According to Inside Climate News, as of 2015, 22 states are now allowing hydraulic fracturing (fracking) wells to be drilled. The states that recently began fracking include California, New York, Michigan, Indiana, and Kentucky; more fracking wells are now in the process of being approved by multiple states throughout the US. To further show how fast fracking is rapidly expanding, the Environment of America (EOA) released a book in 2013 containing data and information of Fracking from 2005–2012. In 2012, EOA reported that only 17 states were drilling fracking wells and that in the year 2012 a total of 22,326 fracking wells were drilled.
An important note is that fracking is not the same as a conventional oil well drilling. Conventional oil wells consist of drilling a couple hundred feet into the ground and only extracts oils and gases in the immediate surrounding area of the well. Whereas, fracking consists of drilling thousands of feet into the ground, each fracking well drilling about an average of 5,300 feet deep according to Chesapeake Energy.Once the well is drilled deep enough a mixture of water sand and various chemicals is blasted into the well at high pressure which then fractures the rocks releasing oil and gases into the drilled well. Fracking has been around for many decades now, dating back as early as 1947. However, as technology for fracking has significantly increased in past years, allowing access to deep rock formations under ground, oil and gas companies are resorting to fracking as opposed to conventional oil drilling.
Fracking is a current controversial issue: there are many health and environmental concerns, as well as economic benefits from fracking. Those that support fracking claim that fracking makes room for a bigger job market in the oil industry. According to Americas Energy Economy the industry had 2.1 million jobs in 2012, claiming to raise up to as many as 3.9 million by 2025. Those in favor fracking also claim that it has lowered expenses on gas over the years. Brookings reports that in “between 2007–2013 consumer gas bills dropped by 13 billion per year as a result of increased fracking”.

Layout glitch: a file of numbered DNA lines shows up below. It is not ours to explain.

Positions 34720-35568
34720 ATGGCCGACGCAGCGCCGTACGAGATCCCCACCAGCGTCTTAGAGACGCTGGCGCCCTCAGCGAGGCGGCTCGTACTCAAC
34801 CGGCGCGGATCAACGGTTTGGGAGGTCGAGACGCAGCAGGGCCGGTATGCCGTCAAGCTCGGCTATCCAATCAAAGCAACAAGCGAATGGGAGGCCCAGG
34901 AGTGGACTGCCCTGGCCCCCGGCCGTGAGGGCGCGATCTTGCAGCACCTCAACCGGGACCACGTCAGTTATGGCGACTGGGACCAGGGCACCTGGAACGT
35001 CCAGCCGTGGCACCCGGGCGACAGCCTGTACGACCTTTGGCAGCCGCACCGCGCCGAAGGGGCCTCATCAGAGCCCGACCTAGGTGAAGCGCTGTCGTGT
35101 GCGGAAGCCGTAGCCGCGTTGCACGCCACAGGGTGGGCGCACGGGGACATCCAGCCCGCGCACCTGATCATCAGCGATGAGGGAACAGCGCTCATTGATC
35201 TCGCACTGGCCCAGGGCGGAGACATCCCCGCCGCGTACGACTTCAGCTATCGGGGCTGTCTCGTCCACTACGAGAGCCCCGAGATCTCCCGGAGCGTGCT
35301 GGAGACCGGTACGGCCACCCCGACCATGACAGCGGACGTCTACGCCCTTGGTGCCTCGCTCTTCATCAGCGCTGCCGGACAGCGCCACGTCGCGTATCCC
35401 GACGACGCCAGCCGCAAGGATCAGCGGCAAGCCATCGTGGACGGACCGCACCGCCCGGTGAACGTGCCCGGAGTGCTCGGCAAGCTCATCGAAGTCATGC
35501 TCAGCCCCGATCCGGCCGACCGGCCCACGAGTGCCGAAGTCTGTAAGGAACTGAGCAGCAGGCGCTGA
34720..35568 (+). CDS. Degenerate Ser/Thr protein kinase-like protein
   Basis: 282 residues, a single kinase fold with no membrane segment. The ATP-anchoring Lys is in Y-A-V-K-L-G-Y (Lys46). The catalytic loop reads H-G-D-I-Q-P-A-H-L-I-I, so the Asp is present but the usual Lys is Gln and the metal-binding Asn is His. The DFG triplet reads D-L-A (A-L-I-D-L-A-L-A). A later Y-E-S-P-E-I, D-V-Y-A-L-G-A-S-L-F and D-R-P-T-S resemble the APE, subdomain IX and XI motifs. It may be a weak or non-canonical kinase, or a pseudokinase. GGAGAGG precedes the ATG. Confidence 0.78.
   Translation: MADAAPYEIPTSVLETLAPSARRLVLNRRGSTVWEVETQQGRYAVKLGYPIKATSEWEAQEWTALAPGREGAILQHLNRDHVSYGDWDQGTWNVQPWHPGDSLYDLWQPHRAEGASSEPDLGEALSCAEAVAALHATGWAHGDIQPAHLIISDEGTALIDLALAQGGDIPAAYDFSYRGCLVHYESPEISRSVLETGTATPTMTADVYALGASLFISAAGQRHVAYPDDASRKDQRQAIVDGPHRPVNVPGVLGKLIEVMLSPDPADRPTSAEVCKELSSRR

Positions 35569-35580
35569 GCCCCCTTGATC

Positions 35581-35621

Although fracking does present some economic benefits there are many environmental hazards that outweigh them. Fracking wastes and contaminates water and brings health hazards to residents near fracking wells from the chemicals that are used. EOA reports that in 2012 that an estimate of 280 million gallons of waste water was produced from all fracking wells in ten out of the 17 states that allowed fracking at the time.
Another thing that raises concerns towards fracking is that it is poorly regulated. Big oil lobbyists paid their way into being exempt from most environmental regulations. According to Global Research, oil companies are exempt from the following: Clean Water Act, Safe Drinking Water Act, Clean Air Act, Resource Conservation and Recovery Act [RCRA], Comprehensive Environmental Response, Compensation and Liability Act [CERCLA], Emergency Planning Community Right to Know Act, and National Environmental Policy Act.
With all these concerns that fracking raises I believe that fracking should be regulated. I seek to answer “What actions need to be taken in order to regulate fracking? Are the economic benefits worth the environmental damage? Are there alternative ways to acquire oil without fracking?” In my future blogs I will further investigate the health risks that fracking brings. I will talk about reported cases such as illegal dumping and oil spills and illness brought to residents near fracking wells.